After a hard day’s work, slaves would wait all day to sing songs of freedom. Although there were many songs, The Drinking Gourd was their favorite. Desperately, they would wait for the quail of freedom as mentioned in the drinking gourd song. Peyton’s family diligently waited for the quail. Hoping, Peyton and his family listened for the quail. The chirping call meant freedom, but it also meant risking being captured and maliciously beaten or even killed. They were scared, but determined. The time for the call, which seemed far off, finally arrived. When they heard the call, they knew at nightfall they would move through the fuzzy cotton and toward the raging river, toward feasible freedom.

Despite being on the run, they finally met a “conductor” who was called Mr. Barley. He directed Peyton’s family to the next inconspicuous safe house like an angel in disguise. Occasionally, Mr. Barley told stories of the Underground Railroad. “Did I ever tell you about the time we almost were caught?” he would start. He kept the trip lively. As they were nearing the North, which meant freedom, they were about to complete their quest. They reached the North safely. When settled in, they began their new life, flourishing together as if the past had never happened. Their freedom had been obtained through hard work and the Lord. “And we know that God causes all things to work together for good to those who love God, those who are called according to His purpose” (Romans 8:28).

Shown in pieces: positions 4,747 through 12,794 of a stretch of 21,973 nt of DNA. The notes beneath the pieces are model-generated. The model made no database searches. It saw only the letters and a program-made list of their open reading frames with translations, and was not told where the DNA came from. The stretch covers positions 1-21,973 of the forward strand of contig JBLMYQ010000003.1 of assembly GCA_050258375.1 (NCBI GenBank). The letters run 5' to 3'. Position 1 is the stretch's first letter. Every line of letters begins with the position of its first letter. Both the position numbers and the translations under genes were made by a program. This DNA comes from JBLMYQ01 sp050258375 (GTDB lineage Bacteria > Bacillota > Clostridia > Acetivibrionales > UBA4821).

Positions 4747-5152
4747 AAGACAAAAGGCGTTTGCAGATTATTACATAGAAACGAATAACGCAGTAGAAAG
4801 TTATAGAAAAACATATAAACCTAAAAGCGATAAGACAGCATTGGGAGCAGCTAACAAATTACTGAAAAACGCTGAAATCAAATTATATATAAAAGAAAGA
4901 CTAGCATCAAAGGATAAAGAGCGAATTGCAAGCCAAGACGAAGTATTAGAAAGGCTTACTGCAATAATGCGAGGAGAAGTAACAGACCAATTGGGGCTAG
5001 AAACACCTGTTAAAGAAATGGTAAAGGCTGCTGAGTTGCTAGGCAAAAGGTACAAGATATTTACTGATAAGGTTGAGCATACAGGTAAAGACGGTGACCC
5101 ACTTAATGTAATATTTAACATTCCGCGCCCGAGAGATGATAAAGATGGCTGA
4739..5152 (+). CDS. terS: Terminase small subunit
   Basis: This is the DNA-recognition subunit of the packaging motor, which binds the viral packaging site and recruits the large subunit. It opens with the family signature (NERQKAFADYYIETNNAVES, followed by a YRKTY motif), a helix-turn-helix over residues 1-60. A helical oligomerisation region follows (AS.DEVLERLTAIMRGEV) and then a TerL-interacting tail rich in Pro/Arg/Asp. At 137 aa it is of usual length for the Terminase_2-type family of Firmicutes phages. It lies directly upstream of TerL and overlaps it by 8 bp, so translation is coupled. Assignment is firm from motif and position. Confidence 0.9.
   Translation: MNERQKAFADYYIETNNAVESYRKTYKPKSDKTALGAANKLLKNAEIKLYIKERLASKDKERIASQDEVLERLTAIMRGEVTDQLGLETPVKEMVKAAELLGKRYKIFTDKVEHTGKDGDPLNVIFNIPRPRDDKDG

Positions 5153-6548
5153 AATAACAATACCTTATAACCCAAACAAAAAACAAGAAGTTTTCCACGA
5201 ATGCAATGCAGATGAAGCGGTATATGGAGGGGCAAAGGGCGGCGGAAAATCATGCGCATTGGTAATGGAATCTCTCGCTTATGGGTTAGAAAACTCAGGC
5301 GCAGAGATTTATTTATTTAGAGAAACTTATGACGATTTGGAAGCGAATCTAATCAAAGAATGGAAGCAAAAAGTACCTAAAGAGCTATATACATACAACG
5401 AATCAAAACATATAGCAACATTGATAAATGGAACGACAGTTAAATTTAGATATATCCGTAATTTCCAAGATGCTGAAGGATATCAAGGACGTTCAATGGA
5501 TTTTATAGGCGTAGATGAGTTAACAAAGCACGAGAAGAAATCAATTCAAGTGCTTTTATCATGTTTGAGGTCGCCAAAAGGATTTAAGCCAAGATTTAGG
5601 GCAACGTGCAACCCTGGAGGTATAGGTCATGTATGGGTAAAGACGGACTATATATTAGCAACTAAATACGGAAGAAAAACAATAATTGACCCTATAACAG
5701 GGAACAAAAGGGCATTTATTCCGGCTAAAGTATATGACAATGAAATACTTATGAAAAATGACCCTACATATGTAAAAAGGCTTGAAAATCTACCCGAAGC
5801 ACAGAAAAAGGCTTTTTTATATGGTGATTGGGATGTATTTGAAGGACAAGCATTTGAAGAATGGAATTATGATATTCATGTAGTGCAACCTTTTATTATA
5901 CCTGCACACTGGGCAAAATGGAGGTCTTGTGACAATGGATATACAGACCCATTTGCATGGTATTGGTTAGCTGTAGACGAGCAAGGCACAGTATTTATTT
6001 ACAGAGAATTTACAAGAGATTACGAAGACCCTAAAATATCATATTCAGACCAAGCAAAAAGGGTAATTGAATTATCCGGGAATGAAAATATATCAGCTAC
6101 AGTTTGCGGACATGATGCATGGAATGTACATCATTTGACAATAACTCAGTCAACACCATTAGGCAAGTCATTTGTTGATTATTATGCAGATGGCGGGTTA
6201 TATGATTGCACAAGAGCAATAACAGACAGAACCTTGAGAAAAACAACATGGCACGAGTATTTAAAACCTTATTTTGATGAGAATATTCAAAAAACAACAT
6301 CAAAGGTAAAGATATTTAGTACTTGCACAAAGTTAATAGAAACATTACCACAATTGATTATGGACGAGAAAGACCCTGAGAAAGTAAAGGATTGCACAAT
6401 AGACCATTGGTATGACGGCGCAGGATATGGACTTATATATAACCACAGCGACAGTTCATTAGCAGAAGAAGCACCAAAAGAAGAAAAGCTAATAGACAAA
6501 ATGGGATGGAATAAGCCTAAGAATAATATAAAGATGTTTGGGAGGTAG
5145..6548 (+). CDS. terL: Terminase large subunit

The Beginning of a Country
by Jamison Reddy, age 15
In a small, placid village near Lexington, Massachusetts, there lived a blacksmith named Ben. Ben, who lived with his wife Molly and two sons, Fred and George, was also a brave minuteman. He persevered at earning freedom. Ben indignantly believed that the king was unjust, so he had joined with several other minutemen to create a band of rebels. Unfortunately, because of many violent clashes between redcoats and colonists, the cowardly British had begun to seize and ban all weapons and ammunition. However, Ben’s band of rebels had worriedly but wisely smuggled guns, powder, and shot out of Boston to a secret hiding place in Concord. They all swore to only use the weapons to protect them and their families. They hoped that day would never dawn.